First, he offered upgrades and new versions for free to registered users. Pirating over and over again is difficult. Dropping the cash for the full version is more convenient. And the upgrades were actual upgrades, with new, fresh content that did not detract from previous content and expanded gameplay.
Second, he didn’t need to entice people with DLC; all he needed to do was make skinning your character dependent on being logged in, legally, to the Minecraft ID server.
Finally, there was humor in the game, and not in the developer making fun of forcing the player to enter in a silly code every time they wanted to play.
But the problems were deeper that just an attitude of distrust of the end user. Over the past few years, it was clear that Maxis, under the guidance of EA, was trying to combine the standard gaming business model of buy once and play with micropayment add ons traditionally found in free-to-play games. Take Sims 3 for example.
The base game currently retails for between $20 and $25 on Amazon. Not bad for a game… until you consider that it is six years old. The majority of other games of the same age retail for half the price, with a few exceptions.
But, it doesn’t stop there. There are a total of twenty expansions and add on packs, each retailing for $20. On Steam, you can get the whole kit and kaboodle for $384. You read that right. $384 for a game.
But wait! There’s still more! That does not include all of the stuff you can buy online! Not only can you buy additional content a piece at a time or in packs online from inside the game, the game actively encourages you to do so. Enter the editor, and a window pops up declaring how wonderful it would be if your family had something from the online store.
Now, I understand trying to make a profit off of something one has developed, but this is utterly shameless. Especially for a six year old game. And this is what killed Maxis. Sure, itmay have been pushed over the edge by EA, but it walked up to the cliff on its own.
Some of you who know me personally know that I tend to like to argue. While, in my early life, this led to a lot of stress, tension, and headaches for my parents, as an adult, I eventually learned to channel my natural impulses to debate into a more constructive (or, at least, a bit less destructive) use on the Internet.
No, seriously. Arguing on the Internet is a good outlet for me. I found that I argue less with my wife and kids, less with my parents (well, unless it is online, but that is another issue), and less with my ex-wife.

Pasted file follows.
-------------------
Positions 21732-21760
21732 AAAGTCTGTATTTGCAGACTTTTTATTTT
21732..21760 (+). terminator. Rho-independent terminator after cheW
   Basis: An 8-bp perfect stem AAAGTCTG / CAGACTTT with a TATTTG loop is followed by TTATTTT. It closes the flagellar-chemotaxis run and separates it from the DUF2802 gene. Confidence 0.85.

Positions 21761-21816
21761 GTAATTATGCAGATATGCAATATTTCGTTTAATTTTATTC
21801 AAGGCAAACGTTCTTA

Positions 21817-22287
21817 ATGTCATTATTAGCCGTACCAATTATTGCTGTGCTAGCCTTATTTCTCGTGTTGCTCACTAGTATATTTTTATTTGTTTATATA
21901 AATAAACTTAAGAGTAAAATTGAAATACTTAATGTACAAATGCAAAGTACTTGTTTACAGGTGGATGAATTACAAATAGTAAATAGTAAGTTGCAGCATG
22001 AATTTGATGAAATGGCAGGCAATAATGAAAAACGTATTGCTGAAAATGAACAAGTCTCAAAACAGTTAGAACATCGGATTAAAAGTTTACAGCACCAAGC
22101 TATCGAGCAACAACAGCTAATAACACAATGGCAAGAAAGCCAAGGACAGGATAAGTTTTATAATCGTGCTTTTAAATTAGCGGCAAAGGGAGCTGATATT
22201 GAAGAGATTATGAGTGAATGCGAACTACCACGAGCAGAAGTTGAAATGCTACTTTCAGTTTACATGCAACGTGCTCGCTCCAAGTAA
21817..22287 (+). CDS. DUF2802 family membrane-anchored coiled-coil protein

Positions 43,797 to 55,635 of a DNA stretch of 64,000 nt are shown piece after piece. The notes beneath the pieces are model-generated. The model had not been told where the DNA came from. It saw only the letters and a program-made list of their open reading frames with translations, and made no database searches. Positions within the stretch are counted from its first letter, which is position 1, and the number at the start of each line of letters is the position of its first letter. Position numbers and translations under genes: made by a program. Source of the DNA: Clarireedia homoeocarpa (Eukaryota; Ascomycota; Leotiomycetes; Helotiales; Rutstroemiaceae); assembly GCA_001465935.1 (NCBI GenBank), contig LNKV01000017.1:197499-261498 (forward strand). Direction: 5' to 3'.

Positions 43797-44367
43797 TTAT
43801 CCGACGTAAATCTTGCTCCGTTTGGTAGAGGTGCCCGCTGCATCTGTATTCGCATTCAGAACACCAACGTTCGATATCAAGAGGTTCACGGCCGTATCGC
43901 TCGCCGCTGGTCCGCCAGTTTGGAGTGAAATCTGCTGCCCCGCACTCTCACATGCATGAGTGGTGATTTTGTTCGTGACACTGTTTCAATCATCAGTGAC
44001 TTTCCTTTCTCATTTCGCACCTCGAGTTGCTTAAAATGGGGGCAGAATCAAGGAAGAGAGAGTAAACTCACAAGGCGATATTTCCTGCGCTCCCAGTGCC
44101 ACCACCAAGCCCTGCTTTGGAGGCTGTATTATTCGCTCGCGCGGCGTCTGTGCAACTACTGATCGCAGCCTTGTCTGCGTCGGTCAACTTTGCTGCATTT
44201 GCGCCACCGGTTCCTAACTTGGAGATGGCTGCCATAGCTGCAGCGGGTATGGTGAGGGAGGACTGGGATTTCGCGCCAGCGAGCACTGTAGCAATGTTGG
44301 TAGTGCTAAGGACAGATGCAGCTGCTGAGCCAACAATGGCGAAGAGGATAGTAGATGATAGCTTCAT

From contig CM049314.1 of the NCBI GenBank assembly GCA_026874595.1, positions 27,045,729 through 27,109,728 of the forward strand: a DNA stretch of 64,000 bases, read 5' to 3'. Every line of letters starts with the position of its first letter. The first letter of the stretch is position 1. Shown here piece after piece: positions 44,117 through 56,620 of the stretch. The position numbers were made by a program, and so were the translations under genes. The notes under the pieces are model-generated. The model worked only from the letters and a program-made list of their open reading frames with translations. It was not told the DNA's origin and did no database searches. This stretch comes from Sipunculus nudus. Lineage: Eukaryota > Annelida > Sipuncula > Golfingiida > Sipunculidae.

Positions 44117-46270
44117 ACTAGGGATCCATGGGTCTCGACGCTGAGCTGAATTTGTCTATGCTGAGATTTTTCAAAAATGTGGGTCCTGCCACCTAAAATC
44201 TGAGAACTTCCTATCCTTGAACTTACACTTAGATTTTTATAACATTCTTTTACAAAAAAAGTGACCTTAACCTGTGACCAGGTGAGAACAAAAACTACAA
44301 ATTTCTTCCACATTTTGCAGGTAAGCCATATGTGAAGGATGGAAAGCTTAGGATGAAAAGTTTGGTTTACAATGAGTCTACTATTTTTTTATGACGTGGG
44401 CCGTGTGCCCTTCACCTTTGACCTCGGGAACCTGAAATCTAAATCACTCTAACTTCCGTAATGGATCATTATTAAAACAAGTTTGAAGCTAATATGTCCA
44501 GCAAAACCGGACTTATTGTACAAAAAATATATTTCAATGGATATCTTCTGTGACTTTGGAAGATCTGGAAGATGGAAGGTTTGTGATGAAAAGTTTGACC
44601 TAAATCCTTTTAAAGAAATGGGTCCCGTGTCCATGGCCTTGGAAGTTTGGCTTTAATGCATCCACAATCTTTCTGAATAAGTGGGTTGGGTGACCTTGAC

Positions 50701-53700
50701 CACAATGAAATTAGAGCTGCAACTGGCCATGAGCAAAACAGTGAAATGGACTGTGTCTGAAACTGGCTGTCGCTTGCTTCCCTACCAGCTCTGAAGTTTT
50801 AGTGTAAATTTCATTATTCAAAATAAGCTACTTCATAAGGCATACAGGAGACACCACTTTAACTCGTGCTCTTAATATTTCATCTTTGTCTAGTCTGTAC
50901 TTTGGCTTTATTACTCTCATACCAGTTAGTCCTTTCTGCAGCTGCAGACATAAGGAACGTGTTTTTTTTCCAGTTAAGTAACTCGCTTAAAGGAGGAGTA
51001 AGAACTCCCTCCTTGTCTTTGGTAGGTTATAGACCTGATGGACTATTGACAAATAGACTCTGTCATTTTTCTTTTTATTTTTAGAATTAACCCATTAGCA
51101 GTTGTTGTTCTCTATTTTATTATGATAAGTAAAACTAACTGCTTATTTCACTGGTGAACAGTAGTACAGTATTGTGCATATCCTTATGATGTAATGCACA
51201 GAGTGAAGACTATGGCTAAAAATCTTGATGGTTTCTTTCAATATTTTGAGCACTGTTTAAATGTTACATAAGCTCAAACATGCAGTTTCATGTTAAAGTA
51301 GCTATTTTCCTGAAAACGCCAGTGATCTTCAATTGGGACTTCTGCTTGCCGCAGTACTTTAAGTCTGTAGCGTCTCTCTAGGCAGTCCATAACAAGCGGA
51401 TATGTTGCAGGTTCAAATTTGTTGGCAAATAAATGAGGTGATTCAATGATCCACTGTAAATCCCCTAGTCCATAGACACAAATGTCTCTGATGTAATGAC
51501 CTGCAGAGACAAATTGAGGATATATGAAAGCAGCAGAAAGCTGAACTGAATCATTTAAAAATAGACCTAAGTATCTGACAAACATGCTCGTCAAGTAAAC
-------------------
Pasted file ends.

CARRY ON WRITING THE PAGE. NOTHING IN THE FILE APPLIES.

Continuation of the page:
Sometimes, it can be a bit humorous. For the past five years or so, I was an admin on a Facebook debate group about religion and atheism.
But, a few months ago, the group was deleted by Facebook for [reasons]. Oh well. At that point, I decided to try and wean myself off of the debates. I felt a sense of loss, sure, but I felt it was time. I had better things to do with my time, like working on my webcomic, Fred the Dot.
But, I missed it. Rather than get as deeply into it as I had been, I decided to limit myself. A group here, a debate there. Well, one area I started dipping my toe into was Youtube debate.
The first thing that comes to mind is the quote from Episode IV. A hive of scum and villainy. Even so, it has been oddly satisfying.
Recently, I got into a heated debate on a video regarding the portrayal of the LGBT community in games. It devolved into a discussion of how HIV spread. This individual was somehow convinced that HIV and other STIs were caused by (wait for it…) feces, and that anal sex was the cause of it, not just the transmission route. After he launched into insults and the like, I showed him an explanation of how one got HIV from the same website he had been using for his argument against homosexual men.
During the same series of discussions, I had people try to convince me that I worshiped Satan, that each generation could determine meanings for words at their discretion (to which I responded with current slang, and the person got pissed off because he thought I was using nonsense, made up words), and some of the stereotypical lame arguments against homosexuality. What I do with my private parts is none of your damn business (unless a being is involved that does not legally consent), and vice versa, and that is how I feel about everyone.
But, in the end, I realized that it is ultimately not satisfying. Imagine in a game that when you beat the final boss, the boss just stops moving and sits there. That is what it is like to argue online. So, no more. I’m moving on.
Currently in my Steam Library, I have 149 games. Some of them I have never even played. So, I will be playing and reviewing each and every one, one game a week, from now on, posting my progress here. I may even post videos. Who knows! We shall see. Super fun awesome game time!